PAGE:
12.0062 visual literacy & imagination

Humanist Discussion Group (humanist@kcl.ac.uk)
Thu, 4 Jun 1998 22:49:44 +0100 (BST)

Humanist Discussion Group, Vol. 12, No. 62.
Centre for Computing in the Humanities, King's College London

[1] From: Geoffrey Rockwell <grockwel@mcmaster.ca> (21)
Subject: Visual Literacy

[2] From: Willard McCarty <Willard.McCarty@kcl.ac.uk> (32)
Subject: the atrophy of the spectator?

Date: Thu, 4 Jun 1998 09:15:58 +0100 (BST)
From: Geoffrey Rockwell <grockwel@mcmaster.ca>
Subject: Visual Literacy

Dear Willard,

You asked on Humanist who is training people in visual design. The first
answer that comes to mind is that there are strong programmes in Graphic
Design that do this and that we may not want to duplicate them in
Humanities Computing. In Canada these programmes usually take place outside
universities in colleges like Sheridan. They emphasize the practical and
train people for careers in animation and design. In Humanities Computing
we can approach these issues from an academic perspective that builds on
the strengths of humanities students rather than duplicating what happens
in design school. At McMaster we have introduced a course entitled "The
Digital Image: Computer Graphics and Design" which will run for the first
time this Fall. This course, along with the existing Multimedia course, are
a first step towards offering courses that extend the skills and knowledge
humanities students get in their disciplines to engage visual design and
its history. The idea is to have courses that have a lot more theory,
history, and criticism. The skills are then learned in the context of
intellectual inquiry rather than in the context of getting a job at Disney.
(Not that I would be ashamed that our students got such jobs.) I would be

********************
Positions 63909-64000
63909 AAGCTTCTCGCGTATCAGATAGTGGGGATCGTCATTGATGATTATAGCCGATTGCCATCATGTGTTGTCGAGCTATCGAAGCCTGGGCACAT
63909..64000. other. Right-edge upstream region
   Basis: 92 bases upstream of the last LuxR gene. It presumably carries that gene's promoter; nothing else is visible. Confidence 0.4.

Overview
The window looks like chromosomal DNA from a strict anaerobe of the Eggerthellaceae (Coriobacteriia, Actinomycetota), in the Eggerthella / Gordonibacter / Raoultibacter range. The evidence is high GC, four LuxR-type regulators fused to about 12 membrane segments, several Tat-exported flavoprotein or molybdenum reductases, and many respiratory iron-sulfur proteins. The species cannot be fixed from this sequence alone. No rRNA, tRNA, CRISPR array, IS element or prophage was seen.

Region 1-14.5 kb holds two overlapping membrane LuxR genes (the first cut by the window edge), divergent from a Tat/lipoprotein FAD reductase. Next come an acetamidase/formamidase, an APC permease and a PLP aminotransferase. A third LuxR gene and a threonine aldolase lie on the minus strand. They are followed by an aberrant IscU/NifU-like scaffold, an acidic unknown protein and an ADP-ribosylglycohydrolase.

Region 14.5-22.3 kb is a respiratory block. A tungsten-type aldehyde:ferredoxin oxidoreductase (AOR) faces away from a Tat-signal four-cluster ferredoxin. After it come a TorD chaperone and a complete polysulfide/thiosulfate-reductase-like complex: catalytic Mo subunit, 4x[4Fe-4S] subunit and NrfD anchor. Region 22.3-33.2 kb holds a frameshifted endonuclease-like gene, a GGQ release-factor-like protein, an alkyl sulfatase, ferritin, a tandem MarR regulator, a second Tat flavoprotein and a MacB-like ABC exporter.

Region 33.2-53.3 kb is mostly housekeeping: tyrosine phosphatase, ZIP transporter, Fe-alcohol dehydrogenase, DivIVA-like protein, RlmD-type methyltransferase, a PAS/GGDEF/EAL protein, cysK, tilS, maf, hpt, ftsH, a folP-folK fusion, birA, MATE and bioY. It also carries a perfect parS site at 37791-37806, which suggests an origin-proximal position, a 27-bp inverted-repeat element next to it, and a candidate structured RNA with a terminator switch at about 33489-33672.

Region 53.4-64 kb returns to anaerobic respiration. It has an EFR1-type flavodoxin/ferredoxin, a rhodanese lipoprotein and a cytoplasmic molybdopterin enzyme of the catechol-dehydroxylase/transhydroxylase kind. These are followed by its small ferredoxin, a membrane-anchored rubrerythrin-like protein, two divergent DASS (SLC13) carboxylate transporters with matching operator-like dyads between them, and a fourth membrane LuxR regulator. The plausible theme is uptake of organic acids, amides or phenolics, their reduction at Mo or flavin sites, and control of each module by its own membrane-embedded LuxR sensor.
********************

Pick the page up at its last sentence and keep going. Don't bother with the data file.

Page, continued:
interested to hear about other such courses.


Geoffrey Rockwell
Humanities Computing, McMaster University

Date: Thu, 04 Jun 1998 22:45:13 +0100
From: Willard McCarty <Willard.McCarty@kcl.ac.uk>
Subject: the atrophy of the spectator?

Germane to the current thread of discussion on images, the visual
imagination and its effects, the following commentary on the philosophy of
Adorno and Horkheimer, referring in particular to their book Dialectic of
Enlightenment (1973; first German edn 1944), by Jes=FAs Mart=EDn-Barbero,
Communication, Culture and Hegemony: From the Media to Mediations (London:
Sage, 1993; orig. De los medios a las mediaciones: Communicaci=F3n, cultura=
hegemon=EDa, Barcelona, 1987).

Discussing Adorno and Horkheimer's notion of "the unity of the system" of
cultural production, Mart=EDn-Barbero notes that, "...this insistence on
'unity' becomes theoretically abusive and politically dangerous when it is
used, for example, to argue that all films, from the most trivial to those
of Chaplin or Wells, are the same.... Films are held up [by Adorno and
Horkheimer] has one of the best examples of how the culture industries brin=
about the atrophied role of the spectator. The attention of the spectator
must move so fast to keep up with the plot that they have no time to think.
Because everything must be communicated through visual images, 'the sound
film... leaves no room for imagination or reflection on the part of the
audiences... the film forces its victims to equate it directly with reality=
(Horkheimer and Adorno, 1973: 126). Thus, a fundamental dimension of media
analysis, the role of the spectator, is cut off from study because of a
cultural pessimism that ascribes the unity of the system to its 'technical
rationality'. What is but one historical aspect of the media becomes its
basic quality" (pp. 41f).


- - - - - - - - - - - - - - - - - - - - - - - - - - - - - -=20
Dr. Willard McCarty, Senior Lecturer, King's College London
voice: +44 (0)171 873 2784 fax: +44 (0)171 873 5801
e-mail: Willard.McCarty@kcl.ac.uk=20

Humanist Discussion Group=20
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